Appeals panel: Woman can't sue Chicago Food 4 Less, snow removal crew, for icy slip-and-fall

By John Sammon | Jan 4, 2019

CHICAGO – A woman who said she broke her ankle when she slipped and fell on ice in the parking lot of a Chicago Food 4 Less store can't sue the store or the company hired to clear ice and snow from the lot, a state appeals court has ruled.

On Dec. 18, a three-justice panel of the Illinois First District Appellate Court upheld a Cook County judge's decision in favor of the supermarket chain, owned by Kroger Co., and lawn care company Pete's Lawn Care, which were sued by plaintiff Sharon Jordan.

The opinion was authored by Justice Mary Anne Mason. Justices Terrence Lavin and Michael Hyman concurred in the opinion.

Justice Mason noted, in slip-and-fall cases, the plaintiff typically bears the burden of proof showing that an accumulation of ice and snow was unnatural and that the defendants knew of the condition.


Justice Mary Anne Mason   Illinoiscourts.gov

“Jordan does not assert in this appeal that she fell on an unnatural accumulation of ice, nor would the record support such an inference,”  Mason wrote in the opinion.

The opinion added that Jordan did not claim defendants had increased the risk of a slip-and-fall, or that a premises defect caused water to pool and refreeze in places where people walk.

Food 4 Less had contracted with Cherry Logistics, which contracted Pete's Lawn Care, for snow and ice removal, and so could not be held liable for hiring the company for the purpose.

“Because Jordan does not allege negligent hiring, Food 4 Less is not liable for Jordan’s injuries as a matter of law,” Mason wrote.

The justices also stated that snowfall and ice formation removal can rarely be done perfectly, that weather cannot be controlled, and asking for perfection would place an unreasonable burden on a property owner.

The justices added Jordan had not brought a breach of contract suit and did not cite any law for status as a third-party beneficiary that would grant her such contract rights.

The justices further said no evidence had been presented that snow and ice accumulation at the accident site was unnatural, and declared that summary judgment for the defendants was proper. As a result, the court said there was no need to discuss whether Pete’s Lawn Care removal duties were triggered by its contract with Cherry Logistics.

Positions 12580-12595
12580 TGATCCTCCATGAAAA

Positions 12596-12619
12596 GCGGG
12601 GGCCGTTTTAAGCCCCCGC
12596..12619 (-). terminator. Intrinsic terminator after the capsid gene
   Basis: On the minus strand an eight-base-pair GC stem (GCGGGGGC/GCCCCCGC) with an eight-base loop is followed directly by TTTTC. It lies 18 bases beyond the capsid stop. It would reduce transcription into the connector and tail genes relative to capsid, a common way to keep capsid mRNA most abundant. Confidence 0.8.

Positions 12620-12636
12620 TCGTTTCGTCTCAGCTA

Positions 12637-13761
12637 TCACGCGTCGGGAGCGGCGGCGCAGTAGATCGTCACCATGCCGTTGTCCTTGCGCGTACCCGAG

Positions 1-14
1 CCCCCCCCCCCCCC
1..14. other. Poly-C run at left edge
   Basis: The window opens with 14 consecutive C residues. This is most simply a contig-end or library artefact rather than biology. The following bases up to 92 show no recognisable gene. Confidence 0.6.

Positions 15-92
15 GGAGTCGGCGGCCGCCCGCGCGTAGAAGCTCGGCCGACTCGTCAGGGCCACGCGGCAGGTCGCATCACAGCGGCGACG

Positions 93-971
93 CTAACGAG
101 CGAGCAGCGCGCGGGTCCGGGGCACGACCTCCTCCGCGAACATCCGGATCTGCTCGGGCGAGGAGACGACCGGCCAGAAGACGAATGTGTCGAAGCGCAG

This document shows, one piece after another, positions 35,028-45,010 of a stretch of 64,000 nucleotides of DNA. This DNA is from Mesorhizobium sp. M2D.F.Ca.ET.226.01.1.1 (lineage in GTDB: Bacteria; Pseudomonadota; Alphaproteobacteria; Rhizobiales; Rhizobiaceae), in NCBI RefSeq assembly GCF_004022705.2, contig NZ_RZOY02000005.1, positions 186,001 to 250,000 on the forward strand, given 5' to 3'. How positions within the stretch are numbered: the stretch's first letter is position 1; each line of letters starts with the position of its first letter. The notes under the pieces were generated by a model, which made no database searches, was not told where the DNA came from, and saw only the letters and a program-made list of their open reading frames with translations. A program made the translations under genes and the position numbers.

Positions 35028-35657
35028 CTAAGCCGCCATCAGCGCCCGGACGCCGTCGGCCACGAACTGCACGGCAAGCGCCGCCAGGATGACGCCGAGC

Jordan was injured when she slipped and fell outside a grocery store owned by Food 4 Less on Nov. 12, 2013. Jordan reportedly slipped and fell on black ice near the store entrance, and was taken to Holy Cross Medical Center where an X-ray revealed three bones displaced in her ankle, requiring surgery.

In an amended complaint, Jordan alleged the defendants were negligent in monitoring weather conditions to determine if snow and ice removal was necessary, and were also negligent in removing snow and ice.

Although there was no evidence of an unnatural accumulation of ice, Jordan argued the contractor's contract assumed a duty to third parties to remove natural accumulations of snow and ice from the premises.

Jordan argued the contract between the parties created a “duty” to remove all ice in the parking lot.

Jordan is represented in the case by attorney Steven M. Dicker, of Chicago.

Defendants are represented by the firm of Meachum Boyle & Trafman, of Chicago.

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Organizations in this Story

Circuit Court of Cook County Food 4 Less Inc. Illinois First District Appellate Court Law Offices Of Steven Dicker Meachum, Boyle & Trafman The Kroger Company

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